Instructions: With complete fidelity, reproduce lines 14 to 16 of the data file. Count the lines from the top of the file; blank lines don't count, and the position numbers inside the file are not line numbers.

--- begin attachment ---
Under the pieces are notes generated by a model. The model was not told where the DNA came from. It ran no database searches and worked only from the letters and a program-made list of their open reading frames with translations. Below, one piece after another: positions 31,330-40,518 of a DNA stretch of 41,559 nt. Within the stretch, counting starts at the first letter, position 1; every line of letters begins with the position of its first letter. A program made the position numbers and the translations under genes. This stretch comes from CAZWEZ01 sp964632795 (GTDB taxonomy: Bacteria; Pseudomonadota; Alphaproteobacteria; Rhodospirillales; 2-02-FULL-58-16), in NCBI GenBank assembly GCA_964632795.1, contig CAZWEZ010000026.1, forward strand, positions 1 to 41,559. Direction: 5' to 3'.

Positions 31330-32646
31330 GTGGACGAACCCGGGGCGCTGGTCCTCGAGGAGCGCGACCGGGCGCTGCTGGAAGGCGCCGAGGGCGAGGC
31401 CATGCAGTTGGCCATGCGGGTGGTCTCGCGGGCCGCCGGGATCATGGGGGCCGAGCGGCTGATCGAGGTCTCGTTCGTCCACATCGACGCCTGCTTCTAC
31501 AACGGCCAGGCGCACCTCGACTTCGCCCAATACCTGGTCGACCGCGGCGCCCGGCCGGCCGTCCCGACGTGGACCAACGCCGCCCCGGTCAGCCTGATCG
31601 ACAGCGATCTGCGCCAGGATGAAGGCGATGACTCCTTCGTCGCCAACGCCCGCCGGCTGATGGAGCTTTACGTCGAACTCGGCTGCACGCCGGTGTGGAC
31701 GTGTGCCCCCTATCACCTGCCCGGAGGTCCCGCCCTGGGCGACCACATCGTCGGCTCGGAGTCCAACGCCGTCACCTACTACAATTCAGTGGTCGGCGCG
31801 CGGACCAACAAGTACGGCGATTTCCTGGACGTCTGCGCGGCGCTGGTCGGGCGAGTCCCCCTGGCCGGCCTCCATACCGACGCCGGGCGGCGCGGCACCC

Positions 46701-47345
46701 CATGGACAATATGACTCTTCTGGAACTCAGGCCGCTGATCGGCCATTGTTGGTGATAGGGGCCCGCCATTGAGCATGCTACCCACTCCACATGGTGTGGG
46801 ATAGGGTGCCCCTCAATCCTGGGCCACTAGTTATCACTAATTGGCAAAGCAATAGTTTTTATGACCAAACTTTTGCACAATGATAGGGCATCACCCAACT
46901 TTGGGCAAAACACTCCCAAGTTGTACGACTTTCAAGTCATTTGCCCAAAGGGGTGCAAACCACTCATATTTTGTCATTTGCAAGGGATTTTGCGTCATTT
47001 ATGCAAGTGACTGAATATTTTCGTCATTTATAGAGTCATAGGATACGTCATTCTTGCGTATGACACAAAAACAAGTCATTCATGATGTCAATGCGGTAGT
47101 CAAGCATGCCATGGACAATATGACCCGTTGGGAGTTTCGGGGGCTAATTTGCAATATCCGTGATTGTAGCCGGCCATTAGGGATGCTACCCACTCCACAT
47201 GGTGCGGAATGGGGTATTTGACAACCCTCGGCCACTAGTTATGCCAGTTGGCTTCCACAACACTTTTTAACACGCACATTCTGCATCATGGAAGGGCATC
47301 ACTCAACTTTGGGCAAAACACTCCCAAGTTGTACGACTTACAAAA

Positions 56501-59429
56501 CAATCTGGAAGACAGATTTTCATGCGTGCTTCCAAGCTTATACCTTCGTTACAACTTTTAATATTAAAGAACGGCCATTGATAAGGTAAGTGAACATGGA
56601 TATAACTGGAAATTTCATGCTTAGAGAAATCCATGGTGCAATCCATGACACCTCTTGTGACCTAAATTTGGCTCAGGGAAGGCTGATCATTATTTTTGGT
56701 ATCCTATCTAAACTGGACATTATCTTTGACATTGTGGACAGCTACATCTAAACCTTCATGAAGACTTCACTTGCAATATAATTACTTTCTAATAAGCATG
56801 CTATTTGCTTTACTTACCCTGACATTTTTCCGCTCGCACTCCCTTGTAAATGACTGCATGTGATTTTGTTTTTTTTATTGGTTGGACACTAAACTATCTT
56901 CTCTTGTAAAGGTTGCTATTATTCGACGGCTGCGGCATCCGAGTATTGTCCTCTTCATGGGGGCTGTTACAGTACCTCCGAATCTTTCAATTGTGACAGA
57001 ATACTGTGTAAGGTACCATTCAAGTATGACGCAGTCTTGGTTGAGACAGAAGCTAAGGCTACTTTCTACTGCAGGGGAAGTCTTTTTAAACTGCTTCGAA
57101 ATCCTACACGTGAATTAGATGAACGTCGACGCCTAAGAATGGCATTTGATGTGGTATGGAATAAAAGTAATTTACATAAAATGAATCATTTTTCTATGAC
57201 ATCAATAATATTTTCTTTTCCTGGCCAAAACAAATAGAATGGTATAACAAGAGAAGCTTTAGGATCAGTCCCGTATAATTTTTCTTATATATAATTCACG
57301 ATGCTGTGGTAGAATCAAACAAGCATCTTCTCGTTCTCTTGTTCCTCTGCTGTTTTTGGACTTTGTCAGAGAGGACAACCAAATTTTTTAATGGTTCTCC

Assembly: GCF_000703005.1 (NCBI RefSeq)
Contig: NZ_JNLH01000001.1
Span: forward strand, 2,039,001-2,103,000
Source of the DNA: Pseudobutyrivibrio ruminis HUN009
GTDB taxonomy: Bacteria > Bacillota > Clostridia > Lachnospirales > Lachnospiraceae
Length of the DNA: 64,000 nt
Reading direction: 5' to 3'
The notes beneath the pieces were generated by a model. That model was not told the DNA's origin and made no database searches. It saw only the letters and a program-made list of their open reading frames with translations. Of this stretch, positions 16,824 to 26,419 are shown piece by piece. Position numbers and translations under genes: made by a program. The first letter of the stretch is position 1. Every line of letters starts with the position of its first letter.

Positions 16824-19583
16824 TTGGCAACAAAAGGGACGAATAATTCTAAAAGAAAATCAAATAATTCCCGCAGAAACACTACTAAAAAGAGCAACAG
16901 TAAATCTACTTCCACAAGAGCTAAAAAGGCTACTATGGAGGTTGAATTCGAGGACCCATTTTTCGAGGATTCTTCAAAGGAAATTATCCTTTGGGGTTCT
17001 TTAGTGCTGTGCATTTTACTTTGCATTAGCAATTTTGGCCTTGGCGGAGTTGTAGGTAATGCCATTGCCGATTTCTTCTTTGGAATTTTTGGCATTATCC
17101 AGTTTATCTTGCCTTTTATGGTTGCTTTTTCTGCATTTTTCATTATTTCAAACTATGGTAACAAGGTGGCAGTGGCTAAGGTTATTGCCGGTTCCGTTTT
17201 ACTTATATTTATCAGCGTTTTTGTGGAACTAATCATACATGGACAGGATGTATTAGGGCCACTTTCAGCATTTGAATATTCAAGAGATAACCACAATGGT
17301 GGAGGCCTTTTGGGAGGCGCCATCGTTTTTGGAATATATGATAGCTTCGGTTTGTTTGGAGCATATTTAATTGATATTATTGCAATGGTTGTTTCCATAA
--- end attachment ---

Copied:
47101 CAAGCATGCCATGGACAATATGACCCGTTGGGAGTTTCGGGGGCTAATTTGCAATATCCGTGATTGTAGCCGGCCATTAGGGATGCTACCCACTCCACAT
47201 GGTGCGGAATGGGGTATTTGACAACCCTCGGCCACTAGTTATGCCAGTTGGCTTCCACAACACTTTTTAACACGCACATTCTGCATCATGGAAGGGCATC
47301 ACTCAACTTTGGGCAAAACACTCCCAAGTTGTACGACTTACAAAA